Now must also log in on a page that is not always secure-must click EVERY time to get an SSL log-on, even though I pay $20 per year for a “premium” account. And log-in screen often takes several clicks to go, presumably to make you look at the scrolling “news/entertainment” feed which plays on the log-in screen. Premium users used to have a no-add log in page.
    Would love a long-term alternative that is not gmail, yahoo, or hotmail. Suggestions?

  22. I totally agree that support is by far the biggest issue when implementing and using a hosted email system. If your email hosting provider cant offer 24×7 support then you re are putting your business at risk. Since nowadays a day of work lost only based on an email system’s technical failure can cost the company a big loss in terms of business and profits..

  23. I want to receive new mail alert through sms immediately. There are many useful mail landing my yahoo id. Rediffmail has such facility but there is time difference in sms. Yahoo also have such facility but my mobile and sim card is not supported. Can you provide such facility.
    A. K. Tamboli

  24. Recommending to use your ISP email is flat out bad advice. What happens when you would like to use a different ISP, well you likely lose your email account that is what. Use a rock solid free hosting like gmail, or hotmail. Wouldnt use yahoo because AFAIK doesnt support POP/IMAP without premium package…

    Based on the questions I get here, I would never ever use the phrase “rock solid” to refer to Hotmail. Never. Gmail is a reasonable approach these days, but it does still suffer from many of the same limitations of free email providers.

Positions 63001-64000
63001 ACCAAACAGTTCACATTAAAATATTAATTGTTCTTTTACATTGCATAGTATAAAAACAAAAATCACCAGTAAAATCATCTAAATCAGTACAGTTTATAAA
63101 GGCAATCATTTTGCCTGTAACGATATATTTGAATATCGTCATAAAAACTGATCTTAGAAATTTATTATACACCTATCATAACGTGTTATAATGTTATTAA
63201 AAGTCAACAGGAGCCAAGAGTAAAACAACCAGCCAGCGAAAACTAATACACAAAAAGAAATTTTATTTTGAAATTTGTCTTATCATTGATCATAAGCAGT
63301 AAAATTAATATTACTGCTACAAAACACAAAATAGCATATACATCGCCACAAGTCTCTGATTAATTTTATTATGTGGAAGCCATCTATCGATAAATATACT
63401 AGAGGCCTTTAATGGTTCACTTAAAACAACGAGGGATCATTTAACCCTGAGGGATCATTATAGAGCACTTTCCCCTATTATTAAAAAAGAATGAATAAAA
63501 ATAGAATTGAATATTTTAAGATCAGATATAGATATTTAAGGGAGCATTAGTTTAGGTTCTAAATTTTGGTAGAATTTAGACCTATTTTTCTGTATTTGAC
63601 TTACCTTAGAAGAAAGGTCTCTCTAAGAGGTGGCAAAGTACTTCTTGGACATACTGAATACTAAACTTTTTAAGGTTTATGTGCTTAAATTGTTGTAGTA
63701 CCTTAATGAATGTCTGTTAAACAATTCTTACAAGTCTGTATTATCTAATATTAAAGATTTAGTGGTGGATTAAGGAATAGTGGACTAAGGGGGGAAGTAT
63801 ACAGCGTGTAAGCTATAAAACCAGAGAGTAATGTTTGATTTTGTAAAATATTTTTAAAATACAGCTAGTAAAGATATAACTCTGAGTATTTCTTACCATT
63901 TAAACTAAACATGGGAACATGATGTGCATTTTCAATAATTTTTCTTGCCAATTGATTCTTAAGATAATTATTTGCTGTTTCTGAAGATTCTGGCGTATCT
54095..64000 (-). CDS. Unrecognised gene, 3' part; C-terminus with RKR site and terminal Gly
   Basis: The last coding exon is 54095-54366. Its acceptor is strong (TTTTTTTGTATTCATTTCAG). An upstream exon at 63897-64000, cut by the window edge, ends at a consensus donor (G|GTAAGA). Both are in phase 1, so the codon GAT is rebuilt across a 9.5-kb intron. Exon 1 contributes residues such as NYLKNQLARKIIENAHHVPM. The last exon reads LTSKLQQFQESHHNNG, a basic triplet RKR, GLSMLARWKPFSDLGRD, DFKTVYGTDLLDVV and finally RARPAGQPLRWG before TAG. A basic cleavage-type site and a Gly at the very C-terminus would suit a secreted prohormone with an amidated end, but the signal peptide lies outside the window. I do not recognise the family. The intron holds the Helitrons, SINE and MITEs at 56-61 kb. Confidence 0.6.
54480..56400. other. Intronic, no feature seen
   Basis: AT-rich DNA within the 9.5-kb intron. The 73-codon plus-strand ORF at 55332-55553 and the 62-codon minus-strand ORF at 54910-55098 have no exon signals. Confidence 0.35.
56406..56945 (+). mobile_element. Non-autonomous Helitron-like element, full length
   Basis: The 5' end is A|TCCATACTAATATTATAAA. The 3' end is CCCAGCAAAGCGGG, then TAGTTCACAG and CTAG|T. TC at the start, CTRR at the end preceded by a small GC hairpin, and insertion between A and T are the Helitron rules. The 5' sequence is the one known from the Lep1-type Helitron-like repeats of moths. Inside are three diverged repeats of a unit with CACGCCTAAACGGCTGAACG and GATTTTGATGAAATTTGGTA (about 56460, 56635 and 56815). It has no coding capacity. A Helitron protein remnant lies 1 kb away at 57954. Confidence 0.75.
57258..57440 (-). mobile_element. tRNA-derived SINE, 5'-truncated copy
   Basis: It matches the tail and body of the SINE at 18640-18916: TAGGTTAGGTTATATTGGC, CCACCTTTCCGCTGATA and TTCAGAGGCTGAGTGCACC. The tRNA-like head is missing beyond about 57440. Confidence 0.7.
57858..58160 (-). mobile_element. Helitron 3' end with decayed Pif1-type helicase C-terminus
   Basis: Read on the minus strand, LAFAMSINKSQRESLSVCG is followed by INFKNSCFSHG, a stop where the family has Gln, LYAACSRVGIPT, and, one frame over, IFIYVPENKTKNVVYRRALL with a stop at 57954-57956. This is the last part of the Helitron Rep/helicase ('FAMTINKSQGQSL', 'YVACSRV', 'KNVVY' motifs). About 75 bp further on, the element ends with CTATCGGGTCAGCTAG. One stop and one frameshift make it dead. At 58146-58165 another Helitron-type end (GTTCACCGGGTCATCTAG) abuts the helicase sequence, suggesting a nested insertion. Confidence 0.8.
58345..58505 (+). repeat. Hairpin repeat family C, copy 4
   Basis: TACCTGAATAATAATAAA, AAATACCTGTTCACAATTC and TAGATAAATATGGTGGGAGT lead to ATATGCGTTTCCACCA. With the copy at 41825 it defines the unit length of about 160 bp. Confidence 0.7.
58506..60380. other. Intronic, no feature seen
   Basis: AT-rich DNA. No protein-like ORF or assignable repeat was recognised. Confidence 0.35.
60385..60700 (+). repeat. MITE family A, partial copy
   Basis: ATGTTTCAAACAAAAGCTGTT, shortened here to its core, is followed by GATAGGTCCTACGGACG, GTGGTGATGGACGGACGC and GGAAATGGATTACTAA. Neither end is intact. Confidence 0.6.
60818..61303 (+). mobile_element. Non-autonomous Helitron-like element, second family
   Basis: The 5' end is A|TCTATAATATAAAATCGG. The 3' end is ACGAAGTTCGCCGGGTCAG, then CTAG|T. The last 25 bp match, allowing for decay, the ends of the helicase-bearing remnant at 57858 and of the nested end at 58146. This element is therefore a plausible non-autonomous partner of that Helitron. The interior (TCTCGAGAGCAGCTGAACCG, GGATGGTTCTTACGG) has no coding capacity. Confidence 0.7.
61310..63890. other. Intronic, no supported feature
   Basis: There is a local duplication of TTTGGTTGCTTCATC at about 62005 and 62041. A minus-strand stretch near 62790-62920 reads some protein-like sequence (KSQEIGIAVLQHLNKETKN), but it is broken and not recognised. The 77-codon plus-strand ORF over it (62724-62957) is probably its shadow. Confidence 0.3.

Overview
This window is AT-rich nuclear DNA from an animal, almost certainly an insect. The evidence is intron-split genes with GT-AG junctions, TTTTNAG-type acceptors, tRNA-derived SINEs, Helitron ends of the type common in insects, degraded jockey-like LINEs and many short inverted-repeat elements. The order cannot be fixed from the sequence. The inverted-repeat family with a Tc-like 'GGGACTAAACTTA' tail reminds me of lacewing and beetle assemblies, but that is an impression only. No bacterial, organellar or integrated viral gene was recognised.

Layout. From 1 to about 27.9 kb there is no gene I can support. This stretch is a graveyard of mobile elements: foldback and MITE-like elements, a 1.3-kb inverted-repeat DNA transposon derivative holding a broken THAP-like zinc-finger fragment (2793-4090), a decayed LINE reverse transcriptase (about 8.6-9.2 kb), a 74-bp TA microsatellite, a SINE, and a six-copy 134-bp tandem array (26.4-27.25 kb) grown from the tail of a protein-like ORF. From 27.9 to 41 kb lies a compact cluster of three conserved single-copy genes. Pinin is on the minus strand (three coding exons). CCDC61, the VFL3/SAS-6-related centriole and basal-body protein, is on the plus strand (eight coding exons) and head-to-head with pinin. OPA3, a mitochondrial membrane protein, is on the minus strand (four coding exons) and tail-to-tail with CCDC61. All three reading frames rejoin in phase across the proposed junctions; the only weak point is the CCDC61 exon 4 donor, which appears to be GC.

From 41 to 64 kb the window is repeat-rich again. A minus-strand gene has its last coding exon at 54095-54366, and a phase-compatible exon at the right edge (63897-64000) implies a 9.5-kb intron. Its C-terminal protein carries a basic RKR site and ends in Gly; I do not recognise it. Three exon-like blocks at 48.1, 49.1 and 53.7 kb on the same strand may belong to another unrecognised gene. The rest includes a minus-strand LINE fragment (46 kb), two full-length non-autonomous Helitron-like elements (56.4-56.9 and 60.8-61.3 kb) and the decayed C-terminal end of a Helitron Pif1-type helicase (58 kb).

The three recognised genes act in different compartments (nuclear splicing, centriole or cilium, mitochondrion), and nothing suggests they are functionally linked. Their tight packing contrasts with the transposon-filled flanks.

25. Hi Leo,

    What is your opinion of as a paid email provider?

    I wish it could be in Japanese, but apparently not.


  26. How about this for email heaven:

    1. Use your own domain for emails.
    2. Host it with Google Apps, so you get Gmail, Calendar and Docs free
    3. Use Gmail to fetch email from your old email accounts at Hotmail, Yahoo, ISP, etc, heck you can even still use them through the Gmail interface using the ‘send mail as’. I have my 5 domains and 5 Hotmail/Yahoo/AOL accounts this way, and everything works perfect. No need to tell people my new email address if I don’t want to.

    Job done.
    Of course, some of us are weary about Google, thats fine, but if you want something remotely resembling free Google Apps, you would have to pay $$$$ or (££££)

  27. @Duncan regarding FastMail…

    I’ve used FastMail for a number of years now and I would highly recommend the service. However, I would wait and see if the rumor of Facebook buying Opera Software, the parent company of FastMail, is true or not. If Facebook buys out Opera Software, I’m seriously considering switching to HushMail.